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Tuesday, June 21, 2011

Open and shut case

   The golf writers gathered at Congressional Country Club to chronicle Rory McIlroy's runaway U.S. Open victory seem to be in a big hurry to chalk the record-setting effort by the youngster from Northern Ireland to easy conditions last week in Bethesda, Md.
   Kind of reminded me of the USGA's panic in the wake of David Graham's masterful final round 30 years to the week at the 1981 U.S. Open at Merion's famed East Course, where the National Open will finally return in two years. The golf course was too easy, everybody seemed to think. Graham's 273 total was just a shot behind the 272 record that Jack Nicklaus had established a year earlier at Baltusrol.
   All of which, I still think, has taken away from a magnificent final round by the Australian. He basically didn't miss a fairway or a green in the final round. Anybody who has ever played Merion East can tell you how difficult that is to do. They will also tell you that that's the secret to scoring at Merion, and a lot of other golf courses, too.
   Probably not a lot of golf fans noted the list of youngest 54-hole U.S. Open leaders that McIlroy was on after Saturday's third round. It included that Nicklaus fella and also one Jim Simons. It was 40 years to the week when a lot of us were pulling for "the kid" at the 1971 U.S. Open at Merion. A native of western Pennsylvania who was a 21-year-old Wake Forest player, Simons was in the hunt until the very last hole of that '71 Open.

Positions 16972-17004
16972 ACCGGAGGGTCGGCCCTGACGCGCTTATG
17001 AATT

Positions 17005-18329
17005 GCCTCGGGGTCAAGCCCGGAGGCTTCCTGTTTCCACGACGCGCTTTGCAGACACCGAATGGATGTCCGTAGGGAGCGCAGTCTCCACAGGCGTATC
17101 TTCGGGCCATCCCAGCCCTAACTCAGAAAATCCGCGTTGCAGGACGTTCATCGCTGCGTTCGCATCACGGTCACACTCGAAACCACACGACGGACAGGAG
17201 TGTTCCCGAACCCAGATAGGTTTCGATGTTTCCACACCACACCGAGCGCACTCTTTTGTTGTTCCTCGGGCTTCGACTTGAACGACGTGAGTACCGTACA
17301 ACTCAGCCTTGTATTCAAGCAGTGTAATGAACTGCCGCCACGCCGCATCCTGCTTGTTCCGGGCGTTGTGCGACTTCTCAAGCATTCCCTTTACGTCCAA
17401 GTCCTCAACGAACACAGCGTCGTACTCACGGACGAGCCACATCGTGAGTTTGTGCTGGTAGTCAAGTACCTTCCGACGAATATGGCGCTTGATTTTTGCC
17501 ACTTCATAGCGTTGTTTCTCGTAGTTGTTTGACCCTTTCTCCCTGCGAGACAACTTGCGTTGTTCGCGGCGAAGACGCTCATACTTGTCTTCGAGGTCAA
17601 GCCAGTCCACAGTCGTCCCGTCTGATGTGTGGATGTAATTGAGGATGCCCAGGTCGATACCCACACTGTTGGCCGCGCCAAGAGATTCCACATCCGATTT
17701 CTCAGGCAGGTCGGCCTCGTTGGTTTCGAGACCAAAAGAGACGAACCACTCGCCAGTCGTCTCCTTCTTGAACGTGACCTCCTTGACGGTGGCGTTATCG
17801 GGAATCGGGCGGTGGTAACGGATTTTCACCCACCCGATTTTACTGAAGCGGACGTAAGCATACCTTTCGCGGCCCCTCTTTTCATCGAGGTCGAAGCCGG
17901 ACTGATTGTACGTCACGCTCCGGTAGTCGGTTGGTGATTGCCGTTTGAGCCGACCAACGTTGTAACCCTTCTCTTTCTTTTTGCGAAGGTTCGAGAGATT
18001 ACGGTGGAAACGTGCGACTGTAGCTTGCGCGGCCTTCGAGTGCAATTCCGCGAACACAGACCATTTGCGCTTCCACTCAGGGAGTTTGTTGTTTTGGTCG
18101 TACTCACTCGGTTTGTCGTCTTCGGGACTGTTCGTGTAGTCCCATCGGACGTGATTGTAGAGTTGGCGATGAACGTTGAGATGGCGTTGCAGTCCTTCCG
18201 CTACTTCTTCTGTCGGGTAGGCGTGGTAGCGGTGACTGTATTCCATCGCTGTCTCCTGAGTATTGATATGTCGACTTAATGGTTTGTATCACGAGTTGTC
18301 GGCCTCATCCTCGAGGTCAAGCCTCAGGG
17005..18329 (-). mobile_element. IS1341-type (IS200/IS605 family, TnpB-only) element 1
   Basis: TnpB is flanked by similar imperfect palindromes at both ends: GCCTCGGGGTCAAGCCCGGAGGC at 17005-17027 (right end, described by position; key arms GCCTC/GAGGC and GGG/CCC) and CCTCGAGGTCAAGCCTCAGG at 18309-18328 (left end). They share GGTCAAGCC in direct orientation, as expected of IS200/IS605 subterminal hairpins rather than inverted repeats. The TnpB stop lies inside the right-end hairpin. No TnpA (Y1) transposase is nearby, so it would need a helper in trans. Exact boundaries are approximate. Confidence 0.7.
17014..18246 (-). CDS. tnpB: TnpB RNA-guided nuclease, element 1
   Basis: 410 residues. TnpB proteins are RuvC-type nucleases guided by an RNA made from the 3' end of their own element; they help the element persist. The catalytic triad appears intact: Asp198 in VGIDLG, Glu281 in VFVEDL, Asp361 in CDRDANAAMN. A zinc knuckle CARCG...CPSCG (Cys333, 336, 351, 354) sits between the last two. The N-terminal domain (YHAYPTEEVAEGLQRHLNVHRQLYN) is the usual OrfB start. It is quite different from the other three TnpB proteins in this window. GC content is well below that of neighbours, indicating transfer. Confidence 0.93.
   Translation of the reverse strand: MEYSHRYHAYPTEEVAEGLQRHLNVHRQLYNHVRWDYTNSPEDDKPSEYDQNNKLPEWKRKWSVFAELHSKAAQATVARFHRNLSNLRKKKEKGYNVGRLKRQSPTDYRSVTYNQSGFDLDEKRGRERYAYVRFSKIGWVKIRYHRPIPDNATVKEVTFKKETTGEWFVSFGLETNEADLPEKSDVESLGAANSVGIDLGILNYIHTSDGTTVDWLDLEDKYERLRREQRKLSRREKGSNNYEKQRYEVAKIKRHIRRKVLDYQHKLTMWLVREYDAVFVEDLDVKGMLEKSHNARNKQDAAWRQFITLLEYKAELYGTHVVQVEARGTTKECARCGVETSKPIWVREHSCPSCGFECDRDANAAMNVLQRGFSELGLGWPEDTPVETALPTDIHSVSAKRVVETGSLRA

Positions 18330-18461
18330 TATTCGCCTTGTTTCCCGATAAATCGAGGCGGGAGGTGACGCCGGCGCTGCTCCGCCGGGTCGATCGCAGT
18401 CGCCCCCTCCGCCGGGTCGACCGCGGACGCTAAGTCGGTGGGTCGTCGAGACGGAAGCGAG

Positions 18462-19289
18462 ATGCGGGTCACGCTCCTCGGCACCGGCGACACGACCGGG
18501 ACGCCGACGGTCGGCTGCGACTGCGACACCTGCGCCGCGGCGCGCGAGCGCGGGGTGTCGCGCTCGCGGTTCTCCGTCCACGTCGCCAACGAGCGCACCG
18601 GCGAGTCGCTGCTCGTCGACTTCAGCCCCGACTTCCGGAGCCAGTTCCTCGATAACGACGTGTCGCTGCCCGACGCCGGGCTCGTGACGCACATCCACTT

When Simons died a couple of years ago much too young, his Wake Forest teammate back in those days, Lanny Wadkins, recalled what a technically proficient player Simons was. Wadkins was always one of the purest talents of that era, but he marveled at Simons' ability to manage his game and the golf course. That's what the young amateur did at Merion, taking what the golf course gave him, nothing more, nothing less.
   Which brings us to the talented kid from Northern Ireland. He very simply put on a clinic on how to win a U.S. Open. He drove it straight and hit it on the green. Yes, the soft conditions allowed him to get some of those approaches particularly close. But as two-time U.S. Open champion Andy North noted on ESPN's Open recap Sunday night, look how many of those approach shots came from the middle of the fairway.
   As several observers noted Sunday, the USGA is not going to be happy about the number that McIlroy posted at Congressional. The organization overreacted to Johnny Miller's final-round 63 to win the 1973 Open at Oakmont by turning Winged Foot into a house of horrors in 1974 with the former Colorado football star Hale Irwin taking full advantage of the brutal conditions to earn one of his three National Open titles.